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M-20: Analysis of Indian National Guidelines for Stem Cell Research: A Path to Good Clinical Practice and Patient Care.

Poster Presenter

      Muntazir Ali Parvez Akhtar Sayed

      • Medical Student
      • RCSM Government Medical College; CPR General Hospital


To review and analyze the updated guidelines for stem cell research published by the Indian Council of Medical Research (ICMR), New Delhi, India with the aim to portray India’s recent scenario of stem cell research and development.


Guidelines for stem cell research published by ICMR in October 2017 were reviewed & analyzed in conjunction with the 2016 guidelines of International Society for Stem Cell Research (ISSCR), US. We conducted a research activity on the bioethical & scientific implications of the new recommendations.


ICMR updated its current guidelines for stem cell research in October 2017 as National Guidelines for Stem Cell Research (NGSCR-2017) which focused on monitoring mechanism and regulatory pathway for basic, clinical research and product development. The need for rigorous clinical trials and regulatory processes to determine whether a proposed treatment is safe, effective and better than existing treatments was highlighted in NGSCR-2017. The guidelines emphasize the ethical principles that should guide human stem cell research, clinical translation, and related research activities. The guidelines take note of the fact that pluripotent stem cells derived from a variety of sources are now easily accessible for clinical trials, often without rationale and hence suitable procedures for their use and handling are required. The issue of human induced pluripotent cells (hIPSC) was first discussed in the ISSCR guidelines in May 2016 with India adopting the same in NGSCR-2017. Apart from challenges of selecting appropriate stem cells for a particular condition, there are important concerns related to the use of embryos for creating human embryonic stem cell lines as these may lead to commoditization of human cells and tissues. The Indian regulatory team has highlighted the challenges related to the contentious issue of human germ-line engineering and reproductive cloning. NGSCR-2017 takes into consideration all these issues including recent developments in germ-line modification. With stem cell biology emerging as an important area of biomedical research with potential applications in developmental biology, disease modeling, tissue engineering, drug development and toxicity testing, use of stem cells in regenerative medicine is a holding promise for improving human health.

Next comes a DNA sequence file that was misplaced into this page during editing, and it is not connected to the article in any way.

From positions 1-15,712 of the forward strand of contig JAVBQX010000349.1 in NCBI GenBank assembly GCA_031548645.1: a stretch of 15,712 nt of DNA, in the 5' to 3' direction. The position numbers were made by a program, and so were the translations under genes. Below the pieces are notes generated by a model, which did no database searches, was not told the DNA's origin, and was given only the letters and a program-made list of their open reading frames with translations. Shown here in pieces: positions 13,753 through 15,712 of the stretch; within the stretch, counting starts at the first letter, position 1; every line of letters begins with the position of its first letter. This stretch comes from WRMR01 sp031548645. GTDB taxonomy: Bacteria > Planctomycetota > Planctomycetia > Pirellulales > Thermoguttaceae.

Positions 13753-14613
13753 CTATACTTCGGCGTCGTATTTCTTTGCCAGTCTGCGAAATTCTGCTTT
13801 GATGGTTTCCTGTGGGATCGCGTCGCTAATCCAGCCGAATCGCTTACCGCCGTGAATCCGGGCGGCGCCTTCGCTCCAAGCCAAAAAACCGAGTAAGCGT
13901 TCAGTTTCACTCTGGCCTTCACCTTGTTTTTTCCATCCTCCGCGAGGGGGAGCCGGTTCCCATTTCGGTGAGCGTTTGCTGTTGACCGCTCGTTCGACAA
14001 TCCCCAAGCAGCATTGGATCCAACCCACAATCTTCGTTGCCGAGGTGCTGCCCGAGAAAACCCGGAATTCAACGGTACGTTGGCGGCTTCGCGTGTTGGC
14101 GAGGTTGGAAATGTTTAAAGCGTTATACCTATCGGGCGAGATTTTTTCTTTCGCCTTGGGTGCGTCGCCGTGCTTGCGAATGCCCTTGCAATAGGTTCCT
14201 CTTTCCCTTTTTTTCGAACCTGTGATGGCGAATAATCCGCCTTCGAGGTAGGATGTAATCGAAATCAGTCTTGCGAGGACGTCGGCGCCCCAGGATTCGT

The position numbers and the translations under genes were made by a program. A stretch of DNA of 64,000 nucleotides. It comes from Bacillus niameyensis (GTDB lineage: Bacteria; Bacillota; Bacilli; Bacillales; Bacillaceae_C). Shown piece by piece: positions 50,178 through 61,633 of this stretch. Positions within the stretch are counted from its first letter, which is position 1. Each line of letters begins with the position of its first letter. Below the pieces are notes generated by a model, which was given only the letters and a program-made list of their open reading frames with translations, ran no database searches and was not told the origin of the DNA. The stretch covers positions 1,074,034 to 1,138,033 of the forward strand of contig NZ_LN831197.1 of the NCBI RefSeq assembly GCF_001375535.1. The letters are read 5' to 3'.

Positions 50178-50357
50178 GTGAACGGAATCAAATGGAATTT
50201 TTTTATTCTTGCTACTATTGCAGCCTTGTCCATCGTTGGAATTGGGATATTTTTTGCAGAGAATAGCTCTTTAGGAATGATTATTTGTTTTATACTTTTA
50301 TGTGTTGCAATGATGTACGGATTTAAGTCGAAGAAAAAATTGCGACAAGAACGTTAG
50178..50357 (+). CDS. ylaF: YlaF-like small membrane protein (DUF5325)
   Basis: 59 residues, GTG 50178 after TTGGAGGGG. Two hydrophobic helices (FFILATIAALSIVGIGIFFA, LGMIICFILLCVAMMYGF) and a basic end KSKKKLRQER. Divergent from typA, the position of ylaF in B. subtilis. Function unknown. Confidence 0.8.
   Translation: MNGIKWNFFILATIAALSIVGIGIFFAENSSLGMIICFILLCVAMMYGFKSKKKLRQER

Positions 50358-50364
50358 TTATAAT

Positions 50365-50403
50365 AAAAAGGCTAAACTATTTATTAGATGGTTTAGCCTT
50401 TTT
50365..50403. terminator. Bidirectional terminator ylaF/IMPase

Despite the achievement of notable successes, the path to good clinical practice and patient care through stem cell research is still onerous requiring more and more space as well as a targeted support to the pursuit of increasingly ambitious objectives. Research frequently encounters hurdles of ethical and moral nature that oppose the impulses that lead science to the threshold of human limitations. There is an immense need to comply with the updated regulations and of constant progression to knowledge in the area of stem cell research. The most important feature of the latest NGSCR-2017 recommendations is to lay the foundation for the protection of the interests of patients, researchers, and industry in order to ensure a productive collaboration in the field of stem cell research and clinical translation. India has a large unmet medical need, which requires facilitation of safe and regulated translational and clinical stem cell research. The next two years would be very crucial for the nascent stem cell industry in India and thus the new regulations would fuel innovation, research and commercialization in the sector by 2020.